Journal: The Open Transportation Journal
Author(s): Ruth Helen Welsh, Andrew Morris, Satu Innamaa
This paper reports on the methodology undertaken and some results achieved within a study of drivers using aftermarket and nomadic devices (the TeleFOT project).
To evaluate the methodology for conducting Field Operational Tests for Information and Communication Technology whilst also providing an example of the method applied in the context of mobility within the TeleFOT project.
A ‘Top down, bottom up’ approach to the derivation of research questions and hypotheses is described. Statistical analysis has been undertaken on data collected through Field Operational Tests and Travel Diaries considering the impact of information functions (such as navigation, traffic information and green driving) upon journey length.
A summary of the results relating specifically to how the length of a journey can be affected by information functions indicates that Navigation and Traffic information can reduce the length of journeys whilst Green Driving functions tend to increase the journey length.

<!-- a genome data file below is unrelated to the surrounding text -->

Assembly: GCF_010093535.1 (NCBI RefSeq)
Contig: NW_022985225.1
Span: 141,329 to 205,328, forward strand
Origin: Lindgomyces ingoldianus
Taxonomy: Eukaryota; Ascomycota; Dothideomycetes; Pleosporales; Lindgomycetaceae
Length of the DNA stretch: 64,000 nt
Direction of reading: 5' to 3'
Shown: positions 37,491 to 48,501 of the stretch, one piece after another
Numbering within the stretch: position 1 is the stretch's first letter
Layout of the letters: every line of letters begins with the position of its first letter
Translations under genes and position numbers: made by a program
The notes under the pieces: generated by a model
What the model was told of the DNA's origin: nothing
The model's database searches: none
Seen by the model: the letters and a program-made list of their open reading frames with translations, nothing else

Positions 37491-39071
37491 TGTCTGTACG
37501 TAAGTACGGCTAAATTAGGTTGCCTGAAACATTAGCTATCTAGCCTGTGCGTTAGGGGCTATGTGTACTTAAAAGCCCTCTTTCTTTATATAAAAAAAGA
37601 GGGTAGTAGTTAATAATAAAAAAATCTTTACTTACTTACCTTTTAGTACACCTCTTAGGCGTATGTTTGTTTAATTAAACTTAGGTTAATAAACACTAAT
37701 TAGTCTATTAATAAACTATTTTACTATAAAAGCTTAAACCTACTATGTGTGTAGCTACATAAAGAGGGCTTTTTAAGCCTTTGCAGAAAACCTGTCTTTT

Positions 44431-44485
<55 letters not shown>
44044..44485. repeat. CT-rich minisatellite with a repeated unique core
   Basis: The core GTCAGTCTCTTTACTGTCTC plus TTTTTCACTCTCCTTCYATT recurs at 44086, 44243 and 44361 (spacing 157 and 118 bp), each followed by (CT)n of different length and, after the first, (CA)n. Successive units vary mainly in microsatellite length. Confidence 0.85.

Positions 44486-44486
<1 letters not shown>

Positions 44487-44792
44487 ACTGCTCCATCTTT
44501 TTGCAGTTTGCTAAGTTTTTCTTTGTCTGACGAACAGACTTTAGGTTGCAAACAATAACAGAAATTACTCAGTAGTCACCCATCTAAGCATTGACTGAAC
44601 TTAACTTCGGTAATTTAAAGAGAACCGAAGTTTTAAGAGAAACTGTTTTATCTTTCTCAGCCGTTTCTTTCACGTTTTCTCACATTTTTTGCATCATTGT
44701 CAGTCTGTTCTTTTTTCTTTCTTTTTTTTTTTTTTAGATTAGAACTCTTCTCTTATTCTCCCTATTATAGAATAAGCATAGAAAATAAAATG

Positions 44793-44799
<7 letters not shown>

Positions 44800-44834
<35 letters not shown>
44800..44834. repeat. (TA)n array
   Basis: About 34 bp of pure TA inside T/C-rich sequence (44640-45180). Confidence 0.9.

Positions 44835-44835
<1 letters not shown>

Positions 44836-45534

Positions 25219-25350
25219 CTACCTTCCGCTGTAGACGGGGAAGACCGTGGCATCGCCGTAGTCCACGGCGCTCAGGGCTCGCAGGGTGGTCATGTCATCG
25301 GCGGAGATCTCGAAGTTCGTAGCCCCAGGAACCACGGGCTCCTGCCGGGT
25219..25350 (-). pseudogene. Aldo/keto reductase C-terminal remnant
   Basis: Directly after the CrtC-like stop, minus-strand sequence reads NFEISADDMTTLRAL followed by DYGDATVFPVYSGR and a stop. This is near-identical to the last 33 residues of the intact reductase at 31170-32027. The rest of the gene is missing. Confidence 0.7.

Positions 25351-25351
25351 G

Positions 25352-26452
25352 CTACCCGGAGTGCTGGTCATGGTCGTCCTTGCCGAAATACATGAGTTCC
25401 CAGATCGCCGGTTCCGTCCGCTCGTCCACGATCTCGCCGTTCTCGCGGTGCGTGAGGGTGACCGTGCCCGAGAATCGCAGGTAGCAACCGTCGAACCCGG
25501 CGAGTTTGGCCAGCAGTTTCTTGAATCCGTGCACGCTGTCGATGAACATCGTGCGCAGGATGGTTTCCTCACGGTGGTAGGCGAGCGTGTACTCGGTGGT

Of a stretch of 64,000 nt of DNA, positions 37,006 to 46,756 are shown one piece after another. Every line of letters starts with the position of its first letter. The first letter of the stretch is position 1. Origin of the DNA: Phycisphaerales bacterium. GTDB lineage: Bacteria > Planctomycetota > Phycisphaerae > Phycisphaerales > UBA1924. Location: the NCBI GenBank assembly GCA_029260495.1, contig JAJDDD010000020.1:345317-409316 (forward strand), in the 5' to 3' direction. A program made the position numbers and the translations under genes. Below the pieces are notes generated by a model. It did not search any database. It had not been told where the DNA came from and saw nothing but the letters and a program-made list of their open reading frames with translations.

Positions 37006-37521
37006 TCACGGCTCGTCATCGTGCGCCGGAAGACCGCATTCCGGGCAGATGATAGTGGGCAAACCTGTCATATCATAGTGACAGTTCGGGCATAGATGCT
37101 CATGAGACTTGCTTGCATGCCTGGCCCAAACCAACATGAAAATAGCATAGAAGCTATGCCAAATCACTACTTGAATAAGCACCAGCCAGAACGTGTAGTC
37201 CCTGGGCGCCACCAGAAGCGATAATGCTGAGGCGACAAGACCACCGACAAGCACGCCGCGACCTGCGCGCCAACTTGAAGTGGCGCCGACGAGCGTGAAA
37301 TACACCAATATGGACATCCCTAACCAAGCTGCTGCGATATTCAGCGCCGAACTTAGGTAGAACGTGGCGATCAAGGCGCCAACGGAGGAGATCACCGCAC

The FOT methodology was successfully applied in the TeleFOT project as was the novel method for generating research questions. When turning the theoretical FOT method developed in FESTA into practice, several good innovations were made which can be recommended for future FOTs; collation of metadata, the use of comparable origin / destination pairs for analysis, centralised processing of raw data into legs in order to simplify the analysis of the huge datasets collected in the project.